A year or two later, DC began a short-lived apprentice program: a rare opportunity for novices to be trained by seasoned pros in the craft of writing for comics. Aspiring writers were encouraged to submit their work and those with the best submissions would be chosen for the program. (David Michelinie—a wonderful writer who went on to script Spider-Man, Iron Man, Avengers, Superman and many other titles—got his start as a DC apprentice). I decided to write a Justice League script, a fact I now find hilarious: Team books are difficult for even the most experienced writer—it's still a form I approach with caution—but there I was, nineteen years old and ready to give it my all.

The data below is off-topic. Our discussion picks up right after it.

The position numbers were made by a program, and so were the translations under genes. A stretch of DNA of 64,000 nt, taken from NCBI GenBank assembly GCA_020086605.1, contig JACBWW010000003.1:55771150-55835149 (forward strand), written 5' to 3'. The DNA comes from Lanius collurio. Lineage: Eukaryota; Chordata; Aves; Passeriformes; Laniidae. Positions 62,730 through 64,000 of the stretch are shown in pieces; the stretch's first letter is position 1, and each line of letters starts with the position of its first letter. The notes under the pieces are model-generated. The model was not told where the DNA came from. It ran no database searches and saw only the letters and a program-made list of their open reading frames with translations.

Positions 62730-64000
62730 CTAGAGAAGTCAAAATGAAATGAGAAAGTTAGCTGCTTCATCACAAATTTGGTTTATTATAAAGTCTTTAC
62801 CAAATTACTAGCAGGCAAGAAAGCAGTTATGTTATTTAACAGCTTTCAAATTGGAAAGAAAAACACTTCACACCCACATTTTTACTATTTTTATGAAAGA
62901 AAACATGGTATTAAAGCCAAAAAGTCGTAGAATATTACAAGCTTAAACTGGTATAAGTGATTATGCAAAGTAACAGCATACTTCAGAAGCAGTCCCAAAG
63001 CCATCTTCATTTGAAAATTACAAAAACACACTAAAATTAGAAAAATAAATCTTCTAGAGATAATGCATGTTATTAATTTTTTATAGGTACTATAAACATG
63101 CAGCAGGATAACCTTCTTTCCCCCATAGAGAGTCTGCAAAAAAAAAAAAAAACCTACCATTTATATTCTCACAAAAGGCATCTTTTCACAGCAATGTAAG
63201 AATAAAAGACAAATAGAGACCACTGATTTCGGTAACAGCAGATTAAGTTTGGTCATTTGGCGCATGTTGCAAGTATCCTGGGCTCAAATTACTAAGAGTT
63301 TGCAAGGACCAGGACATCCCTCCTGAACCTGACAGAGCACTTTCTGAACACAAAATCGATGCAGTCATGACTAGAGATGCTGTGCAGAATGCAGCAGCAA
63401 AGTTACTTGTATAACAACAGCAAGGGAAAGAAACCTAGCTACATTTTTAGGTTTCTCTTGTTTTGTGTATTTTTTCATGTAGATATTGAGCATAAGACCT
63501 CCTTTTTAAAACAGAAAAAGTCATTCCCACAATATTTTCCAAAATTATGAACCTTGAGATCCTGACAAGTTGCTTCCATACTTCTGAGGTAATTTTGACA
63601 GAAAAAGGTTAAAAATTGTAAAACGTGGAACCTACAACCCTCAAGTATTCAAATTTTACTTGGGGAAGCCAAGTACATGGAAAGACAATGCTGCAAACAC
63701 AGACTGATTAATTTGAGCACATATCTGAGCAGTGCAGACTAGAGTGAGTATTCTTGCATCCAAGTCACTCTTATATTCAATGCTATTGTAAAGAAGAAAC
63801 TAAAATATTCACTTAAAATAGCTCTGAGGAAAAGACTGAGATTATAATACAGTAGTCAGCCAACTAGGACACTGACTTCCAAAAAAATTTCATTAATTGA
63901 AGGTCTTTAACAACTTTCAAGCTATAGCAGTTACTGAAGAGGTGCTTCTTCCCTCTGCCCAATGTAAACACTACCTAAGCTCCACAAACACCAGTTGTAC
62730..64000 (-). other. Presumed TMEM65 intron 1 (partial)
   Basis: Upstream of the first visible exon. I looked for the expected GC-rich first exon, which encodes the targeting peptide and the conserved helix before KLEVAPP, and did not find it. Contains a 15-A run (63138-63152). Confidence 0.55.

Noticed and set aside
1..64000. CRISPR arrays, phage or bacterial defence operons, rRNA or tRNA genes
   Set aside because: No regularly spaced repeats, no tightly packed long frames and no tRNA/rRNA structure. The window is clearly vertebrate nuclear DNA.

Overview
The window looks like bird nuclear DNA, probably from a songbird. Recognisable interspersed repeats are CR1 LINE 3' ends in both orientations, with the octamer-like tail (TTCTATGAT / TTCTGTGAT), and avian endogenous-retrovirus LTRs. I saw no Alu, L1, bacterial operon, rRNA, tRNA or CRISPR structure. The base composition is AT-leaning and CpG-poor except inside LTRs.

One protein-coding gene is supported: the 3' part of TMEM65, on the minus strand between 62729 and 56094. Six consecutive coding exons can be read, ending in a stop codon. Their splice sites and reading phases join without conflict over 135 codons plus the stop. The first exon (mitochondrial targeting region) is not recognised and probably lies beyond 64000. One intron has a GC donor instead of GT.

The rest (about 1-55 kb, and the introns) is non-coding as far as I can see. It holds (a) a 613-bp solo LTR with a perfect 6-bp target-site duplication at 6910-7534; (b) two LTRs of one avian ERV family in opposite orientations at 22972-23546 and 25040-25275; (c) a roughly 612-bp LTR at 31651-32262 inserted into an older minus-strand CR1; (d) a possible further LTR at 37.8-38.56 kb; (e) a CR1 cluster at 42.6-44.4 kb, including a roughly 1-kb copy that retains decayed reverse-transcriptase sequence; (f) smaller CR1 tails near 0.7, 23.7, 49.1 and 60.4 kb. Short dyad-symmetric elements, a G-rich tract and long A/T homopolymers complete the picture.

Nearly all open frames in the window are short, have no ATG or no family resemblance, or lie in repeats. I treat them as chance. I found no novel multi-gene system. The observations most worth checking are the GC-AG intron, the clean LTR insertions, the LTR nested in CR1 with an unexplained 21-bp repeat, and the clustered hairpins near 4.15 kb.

I didn’t make it into the program—frankly, I didn’t deserve to—but I received some extremely helpful feedback from a woman on the DC staff named Val Eades. It was the first time I was encouraged by a professional and it meant the world to me. Understand: I was just some kid from Brooklyn who grew up in a lower middle class family. My father worked for the New York City Parks Department, raking leaves and shoveling snow in a local park. My mother was a switchboard operator. Growing up, I’d never encountered anyone even vaguely resembling a professional writer or artist. (My best friend’s older brother was a working musician, part of a Las Vegas lounge act: that was the closest I ever came to hobnobbing with the rich and famous.) Making it as a writer seemed about as easy as scaling the Monolith from Kubrick’s 2001. Which is why that small encouragement from Val Eades was so important to me. (Ms. Eades, if you’re out there, God bless you!)